Healthy Communities- October 17, 2014

October is Breast Cancer Awareness Month!

breast cancer

Today sees the publication of our new report on breast cancer survivors. Published as part of the Continuous Update Project – our ongoing programme to analyse global research on how diet, nutrition, physical activity and weight affect cancer risk and survival – the report is the most rigorous, systematic, global analysis of the scientific research currently available on breast cancer survivors, and how certain lifestyle factors affect how likely it is that a person will survive after developing the disease.

The report, which specifically focuses on female breast cancer survivors, concluded that because of limitations in either the design or execution of much of the research that exists, the evidence is not strong enough to make specific recommendations for breast cancer survivors. However, there are indications of links between better survival after breast cancer and:

  • a healthy body weight
  • being physically active
  • eating foods containing fibre
  • eating foods containing soy
  • a lower intake of total fat and, in particular, saturated fat.

But other factors may explain these links, so further research is needed to investigate the reason for the associations.
A more detailed overview of the findings is available in the Executive Summary of the report which can be found here.


Please join OPHI at the Oregon Healthiest State kickoff event on November 13th.
OPHI is committed to reducing inequities and disparities to create an Oregon where the places we live, learn, work and play support vibrant communities of health. Oregon Healthiest State will add more tools to our toolkit and provide an opportunity to learn how together we can make the healthy choice the easy choice for all Oregonians.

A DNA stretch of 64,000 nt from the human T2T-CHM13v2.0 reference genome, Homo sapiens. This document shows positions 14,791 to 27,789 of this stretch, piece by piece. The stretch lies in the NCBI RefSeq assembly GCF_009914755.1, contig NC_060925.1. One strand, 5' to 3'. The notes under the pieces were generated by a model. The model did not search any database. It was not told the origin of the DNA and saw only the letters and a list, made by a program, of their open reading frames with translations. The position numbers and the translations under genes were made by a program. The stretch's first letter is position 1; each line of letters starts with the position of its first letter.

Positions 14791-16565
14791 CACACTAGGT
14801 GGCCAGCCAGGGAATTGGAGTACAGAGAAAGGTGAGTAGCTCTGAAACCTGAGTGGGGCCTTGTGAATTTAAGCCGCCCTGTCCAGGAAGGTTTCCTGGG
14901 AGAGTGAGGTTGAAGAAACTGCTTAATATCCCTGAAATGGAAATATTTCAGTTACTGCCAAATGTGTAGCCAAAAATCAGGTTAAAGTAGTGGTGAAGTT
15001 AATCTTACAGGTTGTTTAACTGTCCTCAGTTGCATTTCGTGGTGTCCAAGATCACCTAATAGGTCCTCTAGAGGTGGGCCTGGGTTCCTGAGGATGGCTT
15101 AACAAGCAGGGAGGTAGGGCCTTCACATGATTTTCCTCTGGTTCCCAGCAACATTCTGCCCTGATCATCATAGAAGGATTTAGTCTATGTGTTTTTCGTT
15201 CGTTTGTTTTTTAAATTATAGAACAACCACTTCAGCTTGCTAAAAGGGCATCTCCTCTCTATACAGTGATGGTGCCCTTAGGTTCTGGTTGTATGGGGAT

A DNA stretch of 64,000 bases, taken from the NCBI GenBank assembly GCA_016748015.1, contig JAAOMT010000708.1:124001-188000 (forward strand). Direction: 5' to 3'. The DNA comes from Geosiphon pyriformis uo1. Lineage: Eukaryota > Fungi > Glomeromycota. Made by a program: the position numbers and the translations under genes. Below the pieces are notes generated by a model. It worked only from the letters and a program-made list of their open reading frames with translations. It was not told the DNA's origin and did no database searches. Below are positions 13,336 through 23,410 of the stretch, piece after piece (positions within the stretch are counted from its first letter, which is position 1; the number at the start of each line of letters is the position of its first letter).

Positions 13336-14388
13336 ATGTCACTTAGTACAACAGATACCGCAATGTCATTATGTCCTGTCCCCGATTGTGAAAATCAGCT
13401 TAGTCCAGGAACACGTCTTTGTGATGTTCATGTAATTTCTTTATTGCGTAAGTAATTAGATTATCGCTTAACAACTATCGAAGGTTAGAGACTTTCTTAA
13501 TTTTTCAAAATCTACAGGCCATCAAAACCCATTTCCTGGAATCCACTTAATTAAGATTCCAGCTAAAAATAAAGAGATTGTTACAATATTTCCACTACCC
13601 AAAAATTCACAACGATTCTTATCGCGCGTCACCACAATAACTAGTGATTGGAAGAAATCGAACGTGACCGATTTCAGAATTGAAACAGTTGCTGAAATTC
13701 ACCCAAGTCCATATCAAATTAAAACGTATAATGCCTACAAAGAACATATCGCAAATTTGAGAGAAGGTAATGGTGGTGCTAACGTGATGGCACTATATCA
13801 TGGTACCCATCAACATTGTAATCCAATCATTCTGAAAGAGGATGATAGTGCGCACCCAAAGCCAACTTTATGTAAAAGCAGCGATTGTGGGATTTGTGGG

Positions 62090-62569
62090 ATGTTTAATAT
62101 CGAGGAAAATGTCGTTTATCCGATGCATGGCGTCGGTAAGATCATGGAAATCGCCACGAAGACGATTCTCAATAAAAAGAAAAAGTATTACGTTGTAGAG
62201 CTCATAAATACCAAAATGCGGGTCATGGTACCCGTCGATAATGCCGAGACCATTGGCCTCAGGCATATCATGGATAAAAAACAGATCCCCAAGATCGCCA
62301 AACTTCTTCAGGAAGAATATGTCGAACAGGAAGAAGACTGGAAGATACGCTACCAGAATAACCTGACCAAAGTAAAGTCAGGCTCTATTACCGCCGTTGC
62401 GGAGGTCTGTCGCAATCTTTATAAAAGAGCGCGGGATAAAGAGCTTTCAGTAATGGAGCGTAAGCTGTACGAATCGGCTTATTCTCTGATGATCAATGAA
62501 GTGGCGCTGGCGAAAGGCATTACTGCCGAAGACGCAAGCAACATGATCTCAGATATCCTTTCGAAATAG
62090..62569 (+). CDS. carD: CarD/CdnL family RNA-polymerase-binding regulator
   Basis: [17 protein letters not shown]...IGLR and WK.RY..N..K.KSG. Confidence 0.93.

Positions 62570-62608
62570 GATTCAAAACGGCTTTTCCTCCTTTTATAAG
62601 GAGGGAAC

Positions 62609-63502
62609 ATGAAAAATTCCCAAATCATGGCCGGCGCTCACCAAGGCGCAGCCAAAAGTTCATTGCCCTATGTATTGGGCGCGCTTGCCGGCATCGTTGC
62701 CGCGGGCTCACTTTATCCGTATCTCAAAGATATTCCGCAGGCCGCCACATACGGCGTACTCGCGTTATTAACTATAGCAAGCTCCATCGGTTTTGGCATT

Here is a link to their information/registration page and we look forward to seeing you on November 13th. Bring a group from your community and see what ideas might percolate. And scholarships are available – contact Sarah Foster at


Congratulations to Sisters, Oregon for becoming America’s 50th “Walk Friendly Community”
The Pedestrian and Bicycle Information Center (PBIC) announced three new Walk Friendly Communities, bringing the total to 50.  Bellevue, WA received silver level and Portsmouth, VA and Sisters, OR received bronze level. The “Walk Friendly Communities” program recognizes and celebrates the successes of towns and cities working to improve a wide range of walking-related conditions such as safety, mobility, access, and comfort. the core of the WFC program is a comprehensive assessment tool that evaluates community walkability and pedestrian safety through questions related to engineering, education, encouragement, enforcement, evaluation and planning. The assessment tool questions are intended to both evaluate conditions for walking and provide communities with feedback and ideas for promoting pedestrian safety and activity.

Modeled after the League of American Bicyclists’ “Bicycle Friendly Communities,” WFC distinguishes cities and towns that are leading the way in walkability. WFC is the first program to highlight communities for their walkability initiatives and programs, while also offering feedback to assist communities in improving walkability.

This national program is led by the Pedestrian and Bicycle Information Center. Since its inception in 1999, PBIC’s mission has been to improve the quality of life in communities through the increase of safe walking and bicycling as a viable means of transportation and physical activity. The Pedestrian and Bicycle Information Center is maintained by the University of North Carolina Highway Safety Research Center with funding from the U.S. Department of Transportation Federal Highway Administration.


Sedentary Time and Obesity Findings
National guidelines recommend at least 60 minutes of moderate-to-vigorous physical activity every day for children and teens, but the majority of young people do not meet that goal. Spending excessive time engaging in sedentary behaviors, such as watching TV, playing video games, and other screen time activities, contributes to the problem. This infographic features evidence on trends in sedentary behaviors among youth and their impact on obesity. Findings presented in this infographic come from a related ALR research review.


ASTHO Launches Blog